I don’t even know what to say right now. We just witnessed an embarrassing effort as the Detroit Tigers defeated the Chicago White Sox in game one of the biggest three-game set of the year 7-4. You know when you win a game and there isn’t one person you can pick that made the difference? Well, it’s quite the opposite for tonight’s game. I can’t figure out the one person I’m ticked off at the most, but I think it’s Jake Peavy.
I’m done with Peavy. Absolutely done with him. He is Javier Vazquez Jr. Never – and I mean never – has Jake Peavy pitched well in a big game. You can look at his stellar 12.10 postseason ERA, or his sweet start in game #163 against the Colorado Rockies in 2007 for proof. Tonight, he proved once again how small he can be in a big game, allowing six runs in six-plus innings, only throwing one good inning throughout his entire start. Also, whenever the Sox needed a shutdown inning, Peavy was there to give it right back up. I even texted my friend after the top of the 7th, saying I would bet my life the Tigers score in the bottom half. I was right.
After Peavy, I need to rant on Robin Ventura. As I wrote a few days ago, I like what Ventura does for the clubhouse and that the manager’s impact isn’t tangible, meaning I have no idea how to value Ventura’s effect on the team. But as far as in-game decisions go, he makes Ozzie Guillen look like Connie Mack.
The leash Peavy has needs to stop. I don’t know if it’s pitching coach Don Cooper or Ventura, but they continue to leave Peavy in way too long. The bottom of the 7th began with Andy Dirks, a left-handed hitter who already hit Peavy hard earlier in the game. You would think that would be a good time to use Matt Thornton or Donnie Veal. Nope, not when the Jakemeister is pitching. So once Dirks inevitably walks without taking the bat of his shoulder, Miguel Cabrera – who also owned Peavy – limps to the plate.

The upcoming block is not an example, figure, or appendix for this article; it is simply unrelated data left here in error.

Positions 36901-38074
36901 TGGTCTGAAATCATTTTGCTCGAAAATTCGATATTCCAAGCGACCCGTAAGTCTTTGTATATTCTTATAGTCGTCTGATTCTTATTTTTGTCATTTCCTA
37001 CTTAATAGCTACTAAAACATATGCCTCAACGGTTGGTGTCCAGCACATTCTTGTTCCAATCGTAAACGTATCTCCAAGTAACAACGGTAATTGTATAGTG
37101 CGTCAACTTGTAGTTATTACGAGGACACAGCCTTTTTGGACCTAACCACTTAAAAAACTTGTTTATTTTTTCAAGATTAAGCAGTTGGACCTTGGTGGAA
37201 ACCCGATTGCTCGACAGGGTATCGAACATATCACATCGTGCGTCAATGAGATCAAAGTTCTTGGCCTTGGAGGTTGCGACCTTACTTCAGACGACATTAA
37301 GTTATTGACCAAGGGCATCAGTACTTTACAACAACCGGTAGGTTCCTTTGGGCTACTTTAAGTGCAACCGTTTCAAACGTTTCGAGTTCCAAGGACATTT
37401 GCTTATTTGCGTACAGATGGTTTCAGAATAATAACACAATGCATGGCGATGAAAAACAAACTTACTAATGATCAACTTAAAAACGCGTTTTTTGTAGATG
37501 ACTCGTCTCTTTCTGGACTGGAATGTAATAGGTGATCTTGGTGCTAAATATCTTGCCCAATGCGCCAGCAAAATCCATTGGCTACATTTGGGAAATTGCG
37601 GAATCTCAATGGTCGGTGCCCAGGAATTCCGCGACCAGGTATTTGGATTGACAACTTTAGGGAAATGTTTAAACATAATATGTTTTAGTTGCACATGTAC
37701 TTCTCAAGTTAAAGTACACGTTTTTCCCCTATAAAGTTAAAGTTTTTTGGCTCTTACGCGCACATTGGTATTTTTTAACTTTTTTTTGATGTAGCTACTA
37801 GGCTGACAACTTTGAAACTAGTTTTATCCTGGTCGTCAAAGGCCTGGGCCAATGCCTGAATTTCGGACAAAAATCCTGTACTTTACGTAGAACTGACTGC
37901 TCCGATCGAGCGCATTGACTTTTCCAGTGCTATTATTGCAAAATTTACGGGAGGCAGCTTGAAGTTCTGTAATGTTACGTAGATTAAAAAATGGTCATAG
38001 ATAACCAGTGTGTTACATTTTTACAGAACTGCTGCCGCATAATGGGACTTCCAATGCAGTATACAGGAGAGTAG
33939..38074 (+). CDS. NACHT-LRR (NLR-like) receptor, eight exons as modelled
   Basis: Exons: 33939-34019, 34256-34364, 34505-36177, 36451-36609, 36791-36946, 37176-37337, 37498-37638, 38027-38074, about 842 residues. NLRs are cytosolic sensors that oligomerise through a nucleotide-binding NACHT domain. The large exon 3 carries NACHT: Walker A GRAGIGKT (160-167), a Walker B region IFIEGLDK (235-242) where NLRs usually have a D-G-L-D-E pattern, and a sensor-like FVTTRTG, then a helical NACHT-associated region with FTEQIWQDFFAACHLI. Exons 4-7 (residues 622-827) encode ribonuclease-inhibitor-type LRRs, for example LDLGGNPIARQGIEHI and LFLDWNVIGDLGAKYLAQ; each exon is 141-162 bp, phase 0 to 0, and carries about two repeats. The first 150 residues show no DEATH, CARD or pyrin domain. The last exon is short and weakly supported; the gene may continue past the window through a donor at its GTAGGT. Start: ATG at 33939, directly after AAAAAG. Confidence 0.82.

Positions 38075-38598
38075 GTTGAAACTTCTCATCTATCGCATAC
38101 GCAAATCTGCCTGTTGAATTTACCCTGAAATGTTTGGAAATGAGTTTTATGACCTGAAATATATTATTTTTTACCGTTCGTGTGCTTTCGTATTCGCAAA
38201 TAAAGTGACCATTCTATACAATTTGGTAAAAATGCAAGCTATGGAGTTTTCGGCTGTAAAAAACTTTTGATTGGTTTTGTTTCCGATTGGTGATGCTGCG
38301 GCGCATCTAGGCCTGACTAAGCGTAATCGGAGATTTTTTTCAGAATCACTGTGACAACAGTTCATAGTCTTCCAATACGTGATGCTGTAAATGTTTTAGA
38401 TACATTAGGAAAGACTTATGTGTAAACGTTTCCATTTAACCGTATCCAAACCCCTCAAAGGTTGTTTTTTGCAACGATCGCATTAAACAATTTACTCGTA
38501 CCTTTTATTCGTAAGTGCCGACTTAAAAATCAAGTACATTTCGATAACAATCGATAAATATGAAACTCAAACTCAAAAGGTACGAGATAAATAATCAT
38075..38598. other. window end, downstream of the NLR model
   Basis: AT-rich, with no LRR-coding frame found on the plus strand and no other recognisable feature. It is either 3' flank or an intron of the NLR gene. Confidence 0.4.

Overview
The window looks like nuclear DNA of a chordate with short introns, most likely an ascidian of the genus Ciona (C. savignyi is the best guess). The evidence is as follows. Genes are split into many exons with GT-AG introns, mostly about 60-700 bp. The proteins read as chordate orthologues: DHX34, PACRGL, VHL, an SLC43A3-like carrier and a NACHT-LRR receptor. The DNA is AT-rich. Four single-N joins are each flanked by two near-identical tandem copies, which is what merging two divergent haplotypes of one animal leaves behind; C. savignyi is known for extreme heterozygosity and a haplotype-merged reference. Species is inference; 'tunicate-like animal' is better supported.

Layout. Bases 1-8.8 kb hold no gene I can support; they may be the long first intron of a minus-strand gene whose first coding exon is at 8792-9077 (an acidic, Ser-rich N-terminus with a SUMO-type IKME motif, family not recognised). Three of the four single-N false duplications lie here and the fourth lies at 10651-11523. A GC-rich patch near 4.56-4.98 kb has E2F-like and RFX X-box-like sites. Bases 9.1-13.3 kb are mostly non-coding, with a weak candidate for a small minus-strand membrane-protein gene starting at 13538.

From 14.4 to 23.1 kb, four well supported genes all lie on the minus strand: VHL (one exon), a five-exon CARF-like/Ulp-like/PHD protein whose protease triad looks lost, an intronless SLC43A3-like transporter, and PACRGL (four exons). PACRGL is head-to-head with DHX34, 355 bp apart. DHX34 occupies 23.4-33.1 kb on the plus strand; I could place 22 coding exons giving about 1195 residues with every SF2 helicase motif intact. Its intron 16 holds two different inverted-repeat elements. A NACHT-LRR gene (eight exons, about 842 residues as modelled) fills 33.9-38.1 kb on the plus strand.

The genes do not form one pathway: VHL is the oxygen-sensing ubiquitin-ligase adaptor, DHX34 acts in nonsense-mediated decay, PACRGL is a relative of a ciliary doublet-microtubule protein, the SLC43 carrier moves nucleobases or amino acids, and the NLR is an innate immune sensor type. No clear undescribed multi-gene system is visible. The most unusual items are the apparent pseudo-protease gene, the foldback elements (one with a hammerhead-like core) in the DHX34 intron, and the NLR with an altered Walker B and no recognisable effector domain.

Like his previous big start against the Tigers, Peavy pitched scared, getting down in the count 3-1 before Cabrera smoked a single into left field. Ventura actually makes the right movie in bringing in the fan’s favorite whipping boy, Matt Thornton. But Thornton hasn’t pitched in a week, so of course he is a tad rusty. Thornton drills Fielder, loading the bases for the right-handed Delmon Young. A good spot for Jesse Crain, right?
Wrong. Ventura leaves in Thornton to face Young, a good low fastball hitter to clear the bases. Game. Set. Match. Would the Tigers have scored if Ventura started it with Thornton? Possibly. However, once again, Ventura doesn’t put his pitchers in the best scenario for success, losing the game along the way.
Outside of those two Thurman Mermans, the offense was jokes tonight, going 0-for the world with RISP. This is the first game all season I can literally hate everyone involved. Everyone stunk. Everyone is the reason why we lost the game.
I don’t know if it’s Chicken Little time quite yet for the Chicago White Sox, but this game could not have been any worse than it was. I can still take solace knowing the Chicago White Sox are two games up in the standings, but if Detroit sweeps, it’s time to run around with our heads cut off.
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